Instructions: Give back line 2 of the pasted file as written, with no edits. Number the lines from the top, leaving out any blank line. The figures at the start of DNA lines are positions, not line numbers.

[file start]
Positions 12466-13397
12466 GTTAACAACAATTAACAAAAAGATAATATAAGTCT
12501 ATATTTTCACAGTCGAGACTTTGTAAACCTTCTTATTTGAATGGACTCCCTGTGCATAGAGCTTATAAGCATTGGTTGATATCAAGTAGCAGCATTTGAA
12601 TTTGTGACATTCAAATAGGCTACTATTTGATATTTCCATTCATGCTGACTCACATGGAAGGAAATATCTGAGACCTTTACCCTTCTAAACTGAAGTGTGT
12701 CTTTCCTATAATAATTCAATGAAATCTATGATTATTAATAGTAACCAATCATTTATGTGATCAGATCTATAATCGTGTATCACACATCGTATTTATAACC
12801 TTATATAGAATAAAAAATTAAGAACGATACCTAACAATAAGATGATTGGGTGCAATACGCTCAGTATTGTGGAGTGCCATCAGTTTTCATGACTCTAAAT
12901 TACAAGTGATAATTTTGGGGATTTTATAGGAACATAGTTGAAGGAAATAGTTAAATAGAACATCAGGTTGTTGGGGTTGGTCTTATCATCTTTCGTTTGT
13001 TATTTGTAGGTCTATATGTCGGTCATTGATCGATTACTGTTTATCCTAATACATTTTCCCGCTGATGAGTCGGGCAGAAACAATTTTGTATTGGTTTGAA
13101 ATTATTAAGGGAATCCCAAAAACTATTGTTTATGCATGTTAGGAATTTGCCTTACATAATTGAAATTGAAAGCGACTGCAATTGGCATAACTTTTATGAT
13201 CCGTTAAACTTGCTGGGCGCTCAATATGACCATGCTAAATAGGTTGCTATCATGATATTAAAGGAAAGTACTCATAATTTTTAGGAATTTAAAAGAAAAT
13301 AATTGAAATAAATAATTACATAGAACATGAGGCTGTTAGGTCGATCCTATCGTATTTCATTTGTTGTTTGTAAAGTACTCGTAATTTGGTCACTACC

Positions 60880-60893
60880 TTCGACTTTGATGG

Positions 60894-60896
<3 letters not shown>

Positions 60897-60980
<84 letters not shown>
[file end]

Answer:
12466 GTTAACAACAATTAACAAAAAGATAATATAAGTCT